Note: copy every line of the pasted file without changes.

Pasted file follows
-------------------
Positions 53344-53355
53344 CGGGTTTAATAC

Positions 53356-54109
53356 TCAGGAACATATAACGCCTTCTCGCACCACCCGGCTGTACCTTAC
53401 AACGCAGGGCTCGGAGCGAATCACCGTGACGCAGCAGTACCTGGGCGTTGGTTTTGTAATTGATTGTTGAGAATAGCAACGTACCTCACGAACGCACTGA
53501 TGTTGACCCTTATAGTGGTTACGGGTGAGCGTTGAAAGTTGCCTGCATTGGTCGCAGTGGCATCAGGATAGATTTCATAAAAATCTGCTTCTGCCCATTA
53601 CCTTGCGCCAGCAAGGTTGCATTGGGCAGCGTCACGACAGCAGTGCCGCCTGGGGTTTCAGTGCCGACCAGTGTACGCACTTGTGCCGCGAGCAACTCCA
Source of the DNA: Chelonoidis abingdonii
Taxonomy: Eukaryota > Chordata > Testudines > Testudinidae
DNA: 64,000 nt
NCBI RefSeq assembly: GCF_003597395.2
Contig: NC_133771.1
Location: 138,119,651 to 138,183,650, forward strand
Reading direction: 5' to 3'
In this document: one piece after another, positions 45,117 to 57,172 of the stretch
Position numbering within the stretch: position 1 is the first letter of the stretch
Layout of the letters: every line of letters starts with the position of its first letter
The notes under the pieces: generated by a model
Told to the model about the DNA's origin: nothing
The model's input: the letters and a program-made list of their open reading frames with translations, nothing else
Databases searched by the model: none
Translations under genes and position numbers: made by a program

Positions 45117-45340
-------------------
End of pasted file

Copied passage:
Positions 53344-53355
53344 CGGGTTTAATAC

Positions 53356-54109
53356 TCAGGAACATATAACGCCTTCTCGCACCACCCGGCTGTACCTTAC
53401 AACGCAGGGCTCGGAGCGAATCACCGTGACGCAGCAGTACCTGGGCGTTGGTTTTGTAATTGATTGTTGAGAATAGCAACGTACCTCACGAACGCACTGA
53501 TGTTGACCCTTATAGTGGTTACGGGTGAGCGTTGAAAGTTGCCTGCATTGGTCGCAGTGGCATCAGGATAGATTTCATAAAAATCTGCTTCTGCCCATTA
53601 CCTTGCGCCAGCAAGGTTGCATTGGGCAGCGTCACGACAGCAGTGCCGCCTGGGGTTTCAGTGCCGACCAGTGTACGCACTTGTGCCGCGAGCAACTCCA
Source of the DNA: Chelonoidis abingdonii
Taxonomy: Eukaryota > Chordata > Testudines > Testudinidae
DNA: 64,000 nt
NCBI RefSeq assembly: GCF_003597395.2
Contig: NC_133771.1
Location: 138,119,651 to 138,183,650, forward strand
Reading direction: 5' to 3'
In this document: one piece after another, positions 45,117 to 57,172 of the stretch
Position numbering within the stretch: position 1 is the first letter of the stretch
Layout of the letters: every line of letters starts with the position of its first letter
The notes under the pieces: generated by a model
Told to the model about the DNA's origin: nothing
The model's input: the letters and a program-made list of their open reading frames with translations, nothing else
Databases searched by the model: none
Translations under genes and position numbers: made by a program

Positions 45117-45340